The climate crisis and the food crisis are inherently linked. As global temperatures rise, food production becomes more difficult and uncertain due to changes in weather patterns and increased frequency of extreme weather events such as droughts or floods. This leads to long-term negative effects like decreased soil fertility, poorer health of the people and economic loss.
The effects of climate change on food security and nutrition are particularly apparent in poor countries. When food availability is degraded due to changing climate conditions, there is a higher risk of malnutrition among vulnerable groups and populations who struggle to access nutritious foods.
To mitigate the effects of climate crisis on food security and nutrition, it is critical that governments think and act holistically, and take the interlinkages of climate crisis and food production into account in political decision-making. Proactive steps and bolt political action need to be taken now towards strategies for climate resilient and future-proof food systems.
In alignment with the Paris Agreement pointing out the priority of safeguarding food security, this event will underline the interdependence of climate change, food security and healthy diets, presenting solutions towards climate resilient food systems, especially in vulnerable regions and for most vulnerable groups.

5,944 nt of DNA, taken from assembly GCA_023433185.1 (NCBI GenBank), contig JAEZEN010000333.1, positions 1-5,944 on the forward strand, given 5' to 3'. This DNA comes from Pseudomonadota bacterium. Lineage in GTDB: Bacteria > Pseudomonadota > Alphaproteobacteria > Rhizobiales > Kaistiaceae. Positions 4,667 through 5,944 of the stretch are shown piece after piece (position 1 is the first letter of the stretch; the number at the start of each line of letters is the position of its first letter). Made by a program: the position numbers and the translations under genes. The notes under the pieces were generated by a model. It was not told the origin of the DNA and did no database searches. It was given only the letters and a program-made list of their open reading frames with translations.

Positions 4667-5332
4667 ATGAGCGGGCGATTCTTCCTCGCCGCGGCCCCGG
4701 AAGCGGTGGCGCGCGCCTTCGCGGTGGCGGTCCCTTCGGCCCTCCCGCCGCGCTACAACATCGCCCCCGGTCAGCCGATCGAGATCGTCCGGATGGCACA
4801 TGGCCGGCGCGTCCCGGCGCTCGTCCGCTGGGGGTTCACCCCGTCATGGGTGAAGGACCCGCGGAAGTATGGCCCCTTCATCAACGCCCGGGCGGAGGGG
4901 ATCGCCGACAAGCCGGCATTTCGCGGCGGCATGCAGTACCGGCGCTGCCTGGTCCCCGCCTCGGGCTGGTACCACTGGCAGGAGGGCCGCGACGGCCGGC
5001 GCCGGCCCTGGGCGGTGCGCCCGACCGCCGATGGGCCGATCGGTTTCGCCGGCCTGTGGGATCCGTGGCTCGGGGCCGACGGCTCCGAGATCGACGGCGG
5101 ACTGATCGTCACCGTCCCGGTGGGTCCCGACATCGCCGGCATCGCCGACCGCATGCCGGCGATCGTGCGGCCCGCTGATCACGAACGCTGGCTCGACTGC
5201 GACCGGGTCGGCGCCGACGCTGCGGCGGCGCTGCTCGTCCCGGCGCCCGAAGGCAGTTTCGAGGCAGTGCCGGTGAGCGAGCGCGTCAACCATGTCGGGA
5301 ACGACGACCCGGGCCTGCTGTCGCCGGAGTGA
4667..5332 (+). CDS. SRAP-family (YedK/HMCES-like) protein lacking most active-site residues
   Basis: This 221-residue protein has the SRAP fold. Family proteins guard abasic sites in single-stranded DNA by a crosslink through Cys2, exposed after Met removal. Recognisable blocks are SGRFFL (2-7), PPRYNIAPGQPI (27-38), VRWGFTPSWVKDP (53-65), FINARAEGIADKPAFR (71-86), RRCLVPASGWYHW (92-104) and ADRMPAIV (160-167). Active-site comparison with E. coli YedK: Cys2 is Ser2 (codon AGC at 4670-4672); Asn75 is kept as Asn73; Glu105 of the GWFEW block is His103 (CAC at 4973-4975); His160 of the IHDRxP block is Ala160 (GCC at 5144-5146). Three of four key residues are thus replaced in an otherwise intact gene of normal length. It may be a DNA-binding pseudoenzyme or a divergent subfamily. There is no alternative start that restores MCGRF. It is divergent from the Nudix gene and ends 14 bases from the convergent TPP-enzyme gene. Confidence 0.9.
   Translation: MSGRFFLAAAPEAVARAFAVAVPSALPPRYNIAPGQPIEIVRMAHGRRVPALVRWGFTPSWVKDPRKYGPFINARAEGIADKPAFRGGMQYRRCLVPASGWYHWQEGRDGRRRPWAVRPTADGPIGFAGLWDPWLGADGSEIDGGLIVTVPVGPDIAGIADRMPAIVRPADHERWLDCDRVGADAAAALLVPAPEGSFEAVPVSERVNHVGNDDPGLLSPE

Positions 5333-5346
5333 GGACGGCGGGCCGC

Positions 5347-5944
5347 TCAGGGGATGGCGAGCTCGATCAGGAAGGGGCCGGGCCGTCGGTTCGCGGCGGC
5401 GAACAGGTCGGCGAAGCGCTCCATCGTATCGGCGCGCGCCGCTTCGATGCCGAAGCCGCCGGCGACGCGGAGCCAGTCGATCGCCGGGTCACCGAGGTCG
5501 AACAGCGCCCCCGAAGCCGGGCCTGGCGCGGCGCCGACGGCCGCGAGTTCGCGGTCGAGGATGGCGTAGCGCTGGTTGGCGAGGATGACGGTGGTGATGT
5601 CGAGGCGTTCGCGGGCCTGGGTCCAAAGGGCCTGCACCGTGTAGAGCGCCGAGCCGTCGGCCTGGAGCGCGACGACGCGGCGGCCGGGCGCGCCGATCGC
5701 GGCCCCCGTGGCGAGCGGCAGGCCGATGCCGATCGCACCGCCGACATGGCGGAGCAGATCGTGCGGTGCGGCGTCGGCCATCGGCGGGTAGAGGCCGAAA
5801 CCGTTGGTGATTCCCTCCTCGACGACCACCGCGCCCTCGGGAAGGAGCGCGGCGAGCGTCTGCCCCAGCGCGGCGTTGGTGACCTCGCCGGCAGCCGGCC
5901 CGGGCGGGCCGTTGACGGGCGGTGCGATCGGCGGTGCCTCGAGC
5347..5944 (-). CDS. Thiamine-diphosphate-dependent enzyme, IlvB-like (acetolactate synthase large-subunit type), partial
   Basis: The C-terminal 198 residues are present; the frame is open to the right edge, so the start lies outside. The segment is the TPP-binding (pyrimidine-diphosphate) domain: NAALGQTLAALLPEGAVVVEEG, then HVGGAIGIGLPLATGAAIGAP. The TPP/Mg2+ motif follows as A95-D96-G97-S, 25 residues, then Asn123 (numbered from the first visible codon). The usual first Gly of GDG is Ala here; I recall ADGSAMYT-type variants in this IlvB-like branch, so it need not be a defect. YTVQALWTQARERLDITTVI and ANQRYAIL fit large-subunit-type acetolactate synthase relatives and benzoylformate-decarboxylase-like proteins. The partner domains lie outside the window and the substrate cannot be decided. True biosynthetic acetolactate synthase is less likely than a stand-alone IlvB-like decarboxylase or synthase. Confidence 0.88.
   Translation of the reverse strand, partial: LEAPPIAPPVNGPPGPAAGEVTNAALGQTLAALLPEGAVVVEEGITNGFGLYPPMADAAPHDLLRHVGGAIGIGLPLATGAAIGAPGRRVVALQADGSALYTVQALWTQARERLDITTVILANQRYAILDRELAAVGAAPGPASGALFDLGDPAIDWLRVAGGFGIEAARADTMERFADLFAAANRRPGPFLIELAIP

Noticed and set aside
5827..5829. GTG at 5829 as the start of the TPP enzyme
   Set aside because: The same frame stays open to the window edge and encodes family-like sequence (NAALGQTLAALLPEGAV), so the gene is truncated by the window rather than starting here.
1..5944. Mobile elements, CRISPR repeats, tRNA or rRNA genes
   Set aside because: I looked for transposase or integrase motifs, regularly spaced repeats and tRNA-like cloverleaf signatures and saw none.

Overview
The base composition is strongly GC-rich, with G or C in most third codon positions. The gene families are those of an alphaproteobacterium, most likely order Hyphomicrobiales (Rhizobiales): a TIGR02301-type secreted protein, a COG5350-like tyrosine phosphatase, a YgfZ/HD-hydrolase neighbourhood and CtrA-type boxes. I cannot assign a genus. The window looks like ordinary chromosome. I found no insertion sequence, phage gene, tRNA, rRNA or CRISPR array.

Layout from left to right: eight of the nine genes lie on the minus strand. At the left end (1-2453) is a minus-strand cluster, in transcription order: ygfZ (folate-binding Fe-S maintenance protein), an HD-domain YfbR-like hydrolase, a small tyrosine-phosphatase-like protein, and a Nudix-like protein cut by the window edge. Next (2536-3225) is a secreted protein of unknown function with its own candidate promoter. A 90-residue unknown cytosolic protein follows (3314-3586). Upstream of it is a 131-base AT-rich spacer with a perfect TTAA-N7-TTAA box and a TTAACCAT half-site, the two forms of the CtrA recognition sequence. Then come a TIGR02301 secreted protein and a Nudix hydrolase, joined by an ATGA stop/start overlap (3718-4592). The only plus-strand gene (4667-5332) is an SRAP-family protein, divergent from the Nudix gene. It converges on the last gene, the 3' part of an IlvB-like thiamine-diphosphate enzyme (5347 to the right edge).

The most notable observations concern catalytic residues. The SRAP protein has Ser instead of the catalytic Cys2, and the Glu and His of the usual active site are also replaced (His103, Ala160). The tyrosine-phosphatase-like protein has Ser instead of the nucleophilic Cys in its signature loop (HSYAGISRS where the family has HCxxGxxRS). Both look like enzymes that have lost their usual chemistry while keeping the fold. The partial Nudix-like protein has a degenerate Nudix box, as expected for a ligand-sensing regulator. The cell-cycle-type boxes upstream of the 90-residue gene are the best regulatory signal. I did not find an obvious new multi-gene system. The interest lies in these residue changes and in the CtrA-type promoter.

In a moderated panel, experts and politicians will share their perspectives on needs and gaps regarding climate-resilient and future-proof food systems. There will be a focus on immediate and long-term needs to achieve food security under the conditions of climate change, as well as questioning what is hampering action and how these barriers can be overcome.
The event further highlights the outstanding role of the young generation to promote climate-resilient food systems. Through an interactive panel discussion, young people will debate the challenges and opportunities across all stages of the adaptation cycle, including assessment, planning, effective implementation, monitoring of resilience-building initiatives, and equitable access to financial resources. The panel will bring together different perspectives and different actors who so far do not share the stage that often: decision-makers and representatives of the young generation, who will have to live with the consequences of taken – and missed – opportunities.